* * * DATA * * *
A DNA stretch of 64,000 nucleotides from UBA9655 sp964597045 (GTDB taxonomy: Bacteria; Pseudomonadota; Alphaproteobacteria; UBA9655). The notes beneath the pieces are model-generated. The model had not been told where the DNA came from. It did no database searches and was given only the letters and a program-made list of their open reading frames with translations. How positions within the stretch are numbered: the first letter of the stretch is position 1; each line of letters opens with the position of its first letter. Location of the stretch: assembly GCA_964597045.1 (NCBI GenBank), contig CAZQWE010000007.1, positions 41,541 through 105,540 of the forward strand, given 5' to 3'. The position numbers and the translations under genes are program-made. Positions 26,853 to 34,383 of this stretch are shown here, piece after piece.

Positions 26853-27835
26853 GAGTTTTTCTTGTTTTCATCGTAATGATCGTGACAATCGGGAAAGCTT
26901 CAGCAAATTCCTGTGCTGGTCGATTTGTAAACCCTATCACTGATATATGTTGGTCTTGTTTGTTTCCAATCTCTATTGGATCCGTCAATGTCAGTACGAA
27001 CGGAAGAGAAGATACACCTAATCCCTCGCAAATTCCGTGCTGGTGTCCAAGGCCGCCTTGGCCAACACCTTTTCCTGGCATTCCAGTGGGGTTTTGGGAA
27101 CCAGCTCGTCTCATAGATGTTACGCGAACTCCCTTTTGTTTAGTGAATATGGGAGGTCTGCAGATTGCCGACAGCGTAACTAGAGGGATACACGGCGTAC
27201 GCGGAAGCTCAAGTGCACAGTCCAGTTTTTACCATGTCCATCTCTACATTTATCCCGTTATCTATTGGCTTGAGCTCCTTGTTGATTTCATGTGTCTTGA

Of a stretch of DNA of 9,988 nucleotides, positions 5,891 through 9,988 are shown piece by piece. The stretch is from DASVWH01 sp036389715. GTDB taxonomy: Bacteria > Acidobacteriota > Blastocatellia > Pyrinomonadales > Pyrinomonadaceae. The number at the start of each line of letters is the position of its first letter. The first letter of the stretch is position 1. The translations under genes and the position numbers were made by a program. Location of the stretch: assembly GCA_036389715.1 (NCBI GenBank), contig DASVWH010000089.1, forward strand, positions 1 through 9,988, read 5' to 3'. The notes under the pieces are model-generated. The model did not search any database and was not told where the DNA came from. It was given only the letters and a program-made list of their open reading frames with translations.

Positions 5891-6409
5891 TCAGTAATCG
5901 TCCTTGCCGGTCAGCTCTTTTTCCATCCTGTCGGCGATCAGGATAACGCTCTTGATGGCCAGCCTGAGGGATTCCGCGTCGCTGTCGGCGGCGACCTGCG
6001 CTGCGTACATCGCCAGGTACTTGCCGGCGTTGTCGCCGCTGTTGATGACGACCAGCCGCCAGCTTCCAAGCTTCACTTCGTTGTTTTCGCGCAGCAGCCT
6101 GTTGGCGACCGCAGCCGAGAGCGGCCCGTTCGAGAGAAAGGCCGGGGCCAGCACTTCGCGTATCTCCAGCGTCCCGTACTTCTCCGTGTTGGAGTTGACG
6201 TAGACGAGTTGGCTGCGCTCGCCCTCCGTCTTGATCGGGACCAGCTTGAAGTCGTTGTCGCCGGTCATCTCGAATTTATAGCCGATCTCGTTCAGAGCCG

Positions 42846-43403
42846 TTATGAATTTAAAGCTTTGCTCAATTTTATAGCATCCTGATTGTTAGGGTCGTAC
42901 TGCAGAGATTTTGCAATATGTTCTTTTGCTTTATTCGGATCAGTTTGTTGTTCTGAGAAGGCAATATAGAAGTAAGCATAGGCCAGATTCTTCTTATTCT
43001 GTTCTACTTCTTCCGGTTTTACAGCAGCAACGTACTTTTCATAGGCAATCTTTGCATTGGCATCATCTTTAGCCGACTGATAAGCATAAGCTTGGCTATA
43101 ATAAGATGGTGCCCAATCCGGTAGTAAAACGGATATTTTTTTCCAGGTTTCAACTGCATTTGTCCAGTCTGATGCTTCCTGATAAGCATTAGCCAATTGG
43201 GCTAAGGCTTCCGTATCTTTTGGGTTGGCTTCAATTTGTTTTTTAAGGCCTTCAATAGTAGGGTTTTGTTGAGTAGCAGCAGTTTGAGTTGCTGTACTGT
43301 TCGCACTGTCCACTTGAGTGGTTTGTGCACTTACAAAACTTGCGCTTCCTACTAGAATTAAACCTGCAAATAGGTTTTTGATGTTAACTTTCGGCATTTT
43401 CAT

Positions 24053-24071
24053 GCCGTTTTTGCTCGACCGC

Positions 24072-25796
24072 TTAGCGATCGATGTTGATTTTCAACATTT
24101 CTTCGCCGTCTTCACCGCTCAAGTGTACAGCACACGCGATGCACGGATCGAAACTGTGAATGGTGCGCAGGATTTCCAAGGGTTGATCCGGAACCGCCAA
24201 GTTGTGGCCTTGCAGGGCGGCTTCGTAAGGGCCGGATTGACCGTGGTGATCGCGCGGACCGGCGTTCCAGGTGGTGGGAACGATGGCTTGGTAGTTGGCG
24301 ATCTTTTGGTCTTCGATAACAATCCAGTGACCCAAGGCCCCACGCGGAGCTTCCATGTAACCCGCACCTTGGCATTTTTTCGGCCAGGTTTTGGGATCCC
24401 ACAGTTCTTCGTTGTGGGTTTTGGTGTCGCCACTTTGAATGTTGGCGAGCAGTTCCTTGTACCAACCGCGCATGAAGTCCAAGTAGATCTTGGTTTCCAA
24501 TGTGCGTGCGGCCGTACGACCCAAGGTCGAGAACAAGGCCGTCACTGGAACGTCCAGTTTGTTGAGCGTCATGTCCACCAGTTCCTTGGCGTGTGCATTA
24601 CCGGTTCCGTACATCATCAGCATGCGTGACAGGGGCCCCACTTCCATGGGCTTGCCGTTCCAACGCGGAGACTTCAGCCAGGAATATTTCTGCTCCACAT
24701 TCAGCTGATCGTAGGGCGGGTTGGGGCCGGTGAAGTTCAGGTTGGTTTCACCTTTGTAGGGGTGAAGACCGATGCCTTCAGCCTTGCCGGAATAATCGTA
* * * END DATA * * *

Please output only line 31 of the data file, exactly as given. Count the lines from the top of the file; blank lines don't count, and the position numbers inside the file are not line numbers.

24501 TGTGCGTGCGGCCGTACGACCCAAGGTCGAGAACAAGGCCGTCACTGGAACGTCCAGTTTGTTGAGCGTCATGTCCACCAGTTCCTTGGCGTGTGCATTA